Adversity: Grief and Loss
Advocacy: Support Groups/ Non Profit for young adults experiencing significant loss
“To me, it’s not a matter of helping, so much as it is creating the conditions in which people can thrive. I helped to create the community I needed, and generally trust that the people who’ve lived problems are those best equipped to solve them.”
When Lennon Flowers was a senior in high school, her mother was diagnosed with lung cancer. Four years later, as Flowers prepared to graduate from college, her mother died. For years, she struggled to find language and spaces in which to talk openly about her mom’s life, death, and absence. She moved to Los Angeles in the spring of 2010, and it was there that she met Carla Fernandez. Carla’s dad had recently passed away. That Fall, the two sat down for dinner with four other women who’d all lost parents. That first dinner soon led to monthly dinner parties, andthey didn’t know it at the time, thus began a quest to change the very way we conceive of and talk about loss. In December 2013, Flowers, Fernandez, and a team of others launched The Dinner Party, setting out to turn loss from a source of isolation into a source of profound connectivity.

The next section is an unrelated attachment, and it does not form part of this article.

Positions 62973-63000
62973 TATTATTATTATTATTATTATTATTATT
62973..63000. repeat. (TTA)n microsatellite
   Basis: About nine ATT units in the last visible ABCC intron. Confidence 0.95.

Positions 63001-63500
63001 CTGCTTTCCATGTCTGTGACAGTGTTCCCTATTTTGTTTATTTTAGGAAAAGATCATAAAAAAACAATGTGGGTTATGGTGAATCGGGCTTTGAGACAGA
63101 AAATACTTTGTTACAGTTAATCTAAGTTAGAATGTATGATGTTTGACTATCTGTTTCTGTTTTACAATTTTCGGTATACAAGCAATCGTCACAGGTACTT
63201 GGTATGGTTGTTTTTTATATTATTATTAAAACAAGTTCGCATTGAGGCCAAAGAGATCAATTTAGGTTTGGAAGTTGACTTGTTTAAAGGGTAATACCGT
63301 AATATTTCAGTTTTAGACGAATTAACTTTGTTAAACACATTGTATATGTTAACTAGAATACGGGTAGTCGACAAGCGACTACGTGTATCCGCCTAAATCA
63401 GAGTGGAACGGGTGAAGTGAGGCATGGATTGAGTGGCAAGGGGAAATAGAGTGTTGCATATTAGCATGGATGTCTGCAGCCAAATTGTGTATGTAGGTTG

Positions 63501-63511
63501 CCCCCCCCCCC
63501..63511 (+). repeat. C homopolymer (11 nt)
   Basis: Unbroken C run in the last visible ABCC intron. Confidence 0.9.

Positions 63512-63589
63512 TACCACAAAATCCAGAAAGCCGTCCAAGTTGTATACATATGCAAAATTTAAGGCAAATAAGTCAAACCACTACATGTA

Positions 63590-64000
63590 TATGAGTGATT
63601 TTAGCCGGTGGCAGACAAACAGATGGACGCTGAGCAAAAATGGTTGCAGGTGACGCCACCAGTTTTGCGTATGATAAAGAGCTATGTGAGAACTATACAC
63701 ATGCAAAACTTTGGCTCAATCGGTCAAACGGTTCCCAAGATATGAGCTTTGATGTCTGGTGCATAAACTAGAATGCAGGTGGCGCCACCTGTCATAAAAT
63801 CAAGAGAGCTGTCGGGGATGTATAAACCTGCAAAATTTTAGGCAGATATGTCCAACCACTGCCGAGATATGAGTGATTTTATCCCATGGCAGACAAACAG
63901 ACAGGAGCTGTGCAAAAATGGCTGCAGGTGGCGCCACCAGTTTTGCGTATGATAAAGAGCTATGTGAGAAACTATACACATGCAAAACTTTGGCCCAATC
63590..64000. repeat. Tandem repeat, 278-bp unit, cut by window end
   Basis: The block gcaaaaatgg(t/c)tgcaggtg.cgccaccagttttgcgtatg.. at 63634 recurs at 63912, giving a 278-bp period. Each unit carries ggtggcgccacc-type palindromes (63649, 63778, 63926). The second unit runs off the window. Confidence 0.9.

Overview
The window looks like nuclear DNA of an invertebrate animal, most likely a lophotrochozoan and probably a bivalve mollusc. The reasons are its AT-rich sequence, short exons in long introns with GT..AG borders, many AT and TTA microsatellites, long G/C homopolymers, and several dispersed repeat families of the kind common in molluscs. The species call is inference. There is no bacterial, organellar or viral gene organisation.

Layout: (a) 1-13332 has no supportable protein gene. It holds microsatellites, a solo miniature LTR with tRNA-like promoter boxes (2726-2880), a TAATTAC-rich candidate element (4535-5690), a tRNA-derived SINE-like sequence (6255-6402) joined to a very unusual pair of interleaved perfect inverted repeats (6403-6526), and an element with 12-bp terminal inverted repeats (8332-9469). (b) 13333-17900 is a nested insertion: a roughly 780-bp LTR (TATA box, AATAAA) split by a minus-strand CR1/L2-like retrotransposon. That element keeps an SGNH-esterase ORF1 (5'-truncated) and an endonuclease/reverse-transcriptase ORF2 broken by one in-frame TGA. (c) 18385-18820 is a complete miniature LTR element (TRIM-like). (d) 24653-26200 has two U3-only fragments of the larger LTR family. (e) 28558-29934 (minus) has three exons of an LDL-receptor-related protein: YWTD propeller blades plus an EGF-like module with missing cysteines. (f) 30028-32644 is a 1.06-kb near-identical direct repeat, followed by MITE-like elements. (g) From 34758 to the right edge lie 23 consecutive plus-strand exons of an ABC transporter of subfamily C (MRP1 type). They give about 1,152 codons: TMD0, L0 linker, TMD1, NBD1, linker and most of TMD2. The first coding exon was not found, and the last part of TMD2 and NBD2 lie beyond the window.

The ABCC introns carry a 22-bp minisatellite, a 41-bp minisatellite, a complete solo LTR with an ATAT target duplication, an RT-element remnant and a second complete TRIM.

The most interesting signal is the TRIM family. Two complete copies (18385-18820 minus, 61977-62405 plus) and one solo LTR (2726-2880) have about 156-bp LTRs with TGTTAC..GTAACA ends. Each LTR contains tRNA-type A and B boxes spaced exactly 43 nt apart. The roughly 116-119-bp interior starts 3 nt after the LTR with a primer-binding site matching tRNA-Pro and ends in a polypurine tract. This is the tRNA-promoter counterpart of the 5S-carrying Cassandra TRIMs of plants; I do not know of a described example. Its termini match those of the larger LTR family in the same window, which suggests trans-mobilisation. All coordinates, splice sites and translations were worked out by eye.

Today, The Dinner Party is a non-profit organization with more than 70 tables and 80+ hosts globally, bringing adults in their twenties and thirties who’ve experienced significant loss together over potluck dinners. Flowers previously worked for Ashoka, the world’s association of social entrepreneurs, serving as the Community Director for the Empathy Initiative. Her writing has been featured in Forbes, Elephant Journal, YES!, Open Democracy, EdWeek, and GOOD.